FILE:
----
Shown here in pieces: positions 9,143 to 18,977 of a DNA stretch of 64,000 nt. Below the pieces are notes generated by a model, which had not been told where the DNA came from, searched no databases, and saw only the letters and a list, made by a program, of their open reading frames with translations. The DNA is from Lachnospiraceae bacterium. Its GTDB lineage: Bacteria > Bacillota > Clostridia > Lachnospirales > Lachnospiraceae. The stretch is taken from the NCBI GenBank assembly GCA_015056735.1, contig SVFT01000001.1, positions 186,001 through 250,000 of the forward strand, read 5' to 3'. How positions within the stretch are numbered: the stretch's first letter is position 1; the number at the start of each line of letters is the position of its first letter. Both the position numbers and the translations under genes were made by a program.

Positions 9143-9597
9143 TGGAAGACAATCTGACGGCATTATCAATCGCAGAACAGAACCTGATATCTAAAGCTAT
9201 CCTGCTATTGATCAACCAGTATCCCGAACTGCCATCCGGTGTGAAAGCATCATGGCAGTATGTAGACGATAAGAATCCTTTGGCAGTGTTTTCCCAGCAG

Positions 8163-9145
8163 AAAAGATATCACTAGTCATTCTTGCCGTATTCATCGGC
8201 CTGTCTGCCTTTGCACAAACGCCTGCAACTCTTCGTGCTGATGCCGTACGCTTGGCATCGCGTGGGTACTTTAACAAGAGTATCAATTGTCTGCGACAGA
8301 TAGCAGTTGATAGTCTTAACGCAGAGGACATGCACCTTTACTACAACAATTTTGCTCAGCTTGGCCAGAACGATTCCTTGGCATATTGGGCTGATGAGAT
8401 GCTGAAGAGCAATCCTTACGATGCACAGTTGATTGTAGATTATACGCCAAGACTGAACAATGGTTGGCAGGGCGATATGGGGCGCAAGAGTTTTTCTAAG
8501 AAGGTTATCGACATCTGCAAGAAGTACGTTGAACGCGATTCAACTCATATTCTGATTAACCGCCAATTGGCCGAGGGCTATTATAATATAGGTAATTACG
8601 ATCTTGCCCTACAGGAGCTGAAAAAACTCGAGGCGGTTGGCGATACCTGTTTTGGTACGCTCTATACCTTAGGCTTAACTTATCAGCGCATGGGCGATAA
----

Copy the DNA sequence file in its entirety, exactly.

Shown here in pieces: positions 9,143 to 18,977 of a DNA stretch of 64,000 nt. Below the pieces are notes generated by a model, which had not been told where the DNA came from, searched no databases, and saw only the letters and a list, made by a program, of their open reading frames with translations. The DNA is from Lachnospiraceae bacterium. Its GTDB lineage: Bacteria > Bacillota > Clostridia > Lachnospirales > Lachnospiraceae. The stretch is taken from the NCBI GenBank assembly GCA_015056735.1, contig SVFT01000001.1, positions 186,001 through 250,000 of the forward strand, read 5' to 3'. How positions within the stretch are numbered: the stretch's first letter is position 1; the number at the start of each line of letters is the position of its first letter. Both the position numbers and the translations under genes were made by a program.

Positions 9143-9597
9143 TGGAAGACAATCTGACGGCATTATCAATCGCAGAACAGAACCTGATATCTAAAGCTAT
9201 CCTGCTATTGATCAACCAGTATCCCGAACTGCCATCCGGTGTGAAAGCATCATGGCAGTATGTAGACGATAAGAATCCTTTGGCAGTGTTTTCCCAGCAG

Positions 8163-9145
8163 AAAAGATATCACTAGTCATTCTTGCCGTATTCATCGGC
8201 CTGTCTGCCTTTGCACAAACGCCTGCAACTCTTCGTGCTGATGCCGTACGCTTGGCATCGCGTGGGTACTTTAACAAGAGTATCAATTGTCTGCGACAGA
8301 TAGCAGTTGATAGTCTTAACGCAGAGGACATGCACCTTTACTACAACAATTTTGCTCAGCTTGGCCAGAACGATTCCTTGGCATATTGGGCTGATGAGAT
8401 GCTGAAGAGCAATCCTTACGATGCACAGTTGATTGTAGATTATACGCCAAGACTGAACAATGGTTGGCAGGGCGATATGGGGCGCAAGAGTTTTTCTAAG
8501 AAGGTTATCGACATCTGCAAGAAGTACGTTGAACGCGATTCAACTCATATTCTGATTAACCGCCAATTGGCCGAGGGCTATTATAATATAGGTAATTACG
8601 ATCTTGCCCTACAGGAGCTGAAAAAACTCGAGGCGGTTGGCGATACCTGTTTTGGTACGCTCTATACCTTAGGCTTAACTTATCAGCGCATGGGCGATAA